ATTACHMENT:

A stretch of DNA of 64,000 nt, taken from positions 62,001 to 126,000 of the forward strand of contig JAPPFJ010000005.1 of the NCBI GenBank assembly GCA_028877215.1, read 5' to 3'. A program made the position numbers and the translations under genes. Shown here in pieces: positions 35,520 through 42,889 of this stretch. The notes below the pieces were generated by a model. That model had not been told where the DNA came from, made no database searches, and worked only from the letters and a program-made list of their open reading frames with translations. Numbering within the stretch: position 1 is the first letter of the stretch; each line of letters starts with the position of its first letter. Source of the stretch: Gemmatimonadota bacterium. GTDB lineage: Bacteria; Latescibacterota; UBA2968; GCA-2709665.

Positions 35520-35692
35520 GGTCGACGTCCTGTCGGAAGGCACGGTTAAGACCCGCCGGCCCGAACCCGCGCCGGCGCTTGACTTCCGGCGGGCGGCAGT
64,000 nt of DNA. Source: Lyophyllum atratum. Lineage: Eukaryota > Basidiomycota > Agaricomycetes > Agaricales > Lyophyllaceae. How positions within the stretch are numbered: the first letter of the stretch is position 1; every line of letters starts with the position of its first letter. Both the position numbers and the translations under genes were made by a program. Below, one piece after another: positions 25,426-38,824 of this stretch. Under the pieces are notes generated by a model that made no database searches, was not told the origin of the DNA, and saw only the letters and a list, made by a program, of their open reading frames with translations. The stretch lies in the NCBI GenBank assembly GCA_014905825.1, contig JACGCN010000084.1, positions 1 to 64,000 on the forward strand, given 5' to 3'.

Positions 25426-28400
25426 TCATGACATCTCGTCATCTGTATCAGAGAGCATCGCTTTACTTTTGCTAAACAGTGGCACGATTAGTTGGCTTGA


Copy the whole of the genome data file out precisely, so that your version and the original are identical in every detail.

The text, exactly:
A stretch of DNA of 64,000 nt, taken from positions 62,001 to 126,000 of the forward strand of contig JAPPFJ010000005.1 of the NCBI GenBank assembly GCA_028877215.1, read 5' to 3'. A program made the position numbers and the translations under genes. Shown here in pieces: positions 35,520 through 42,889 of this stretch. The notes below the pieces were generated by a model. That model had not been told where the DNA came from, made no database searches, and worked only from the letters and a program-made list of their open reading frames with translations. Numbering within the stretch: position 1 is the first letter of the stretch; each line of letters starts with the position of its first letter. Source of the stretch: Gemmatimonadota bacterium. GTDB lineage: Bacteria; Latescibacterota; UBA2968; GCA-2709665.

Positions 35520-35692
35520 GGTCGACGTCCTGTCGGAAGGCACGGTTAAGACCCGCCGGCCCGAACCCGCGCCGGCGCTTGACTTCCGGCGGGCGGCAGT
64,000 nt of DNA. Source: Lyophyllum atratum. Lineage: Eukaryota > Basidiomycota > Agaricomycetes > Agaricales > Lyophyllaceae. How positions within the stretch are numbered: the first letter of the stretch is position 1; every line of letters starts with the position of its first letter. Both the position numbers and the translations under genes were made by a program. Below, one piece after another: positions 25,426-38,824 of this stretch. Under the pieces are notes generated by a model that made no database searches, was not told the origin of the DNA, and saw only the letters and a list, made by a program, of their open reading frames with translations. The stretch lies in the NCBI GenBank assembly GCA_014905825.1, contig JACGCN010000084.1, positions 1 to 64,000 on the forward strand, given 5' to 3'.

Positions 25426-28400
25426 TCATGACATCTCGTCATCTGTATCAGAGAGCATCGCTTTACTTTTGCTAAACAGTGGCACGATTAGTTGGCTTGA